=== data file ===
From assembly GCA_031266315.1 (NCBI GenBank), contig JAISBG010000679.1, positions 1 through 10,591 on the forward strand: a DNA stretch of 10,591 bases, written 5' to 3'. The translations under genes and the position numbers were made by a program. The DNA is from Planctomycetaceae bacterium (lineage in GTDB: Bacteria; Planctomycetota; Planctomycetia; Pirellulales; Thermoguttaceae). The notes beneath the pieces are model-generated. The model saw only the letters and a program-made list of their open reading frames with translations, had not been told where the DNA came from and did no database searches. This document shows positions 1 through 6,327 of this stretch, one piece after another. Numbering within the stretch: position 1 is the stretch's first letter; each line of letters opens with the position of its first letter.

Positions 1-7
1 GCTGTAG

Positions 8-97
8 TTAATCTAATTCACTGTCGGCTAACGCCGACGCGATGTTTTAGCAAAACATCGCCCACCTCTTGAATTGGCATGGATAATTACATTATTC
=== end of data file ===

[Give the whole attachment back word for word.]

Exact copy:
From assembly GCA_031266315.1 (NCBI GenBank), contig JAISBG010000679.1, positions 1 through 10,591 on the forward strand: a DNA stretch of 10,591 bases, written 5' to 3'. The translations under genes and the position numbers were made by a program. The DNA is from Planctomycetaceae bacterium (lineage in GTDB: Bacteria; Planctomycetota; Planctomycetia; Pirellulales; Thermoguttaceae). The notes beneath the pieces are model-generated. The model saw only the letters and a program-made list of their open reading frames with translations, had not been told where the DNA came from and did no database searches. This document shows positions 1 through 6,327 of this stretch, one piece after another. Numbering within the stretch: position 1 is the stretch's first letter; each line of letters opens with the position of its first letter.

Positions 1-7
1 GCTGTAG

Positions 8-97
8 TTAATCTAATTCACTGTCGGCTAACGCCGACGCGATGTTTTAGCAAAACATCGCCCACCTCTTGAATTGGCATGGATAATTACATTATTC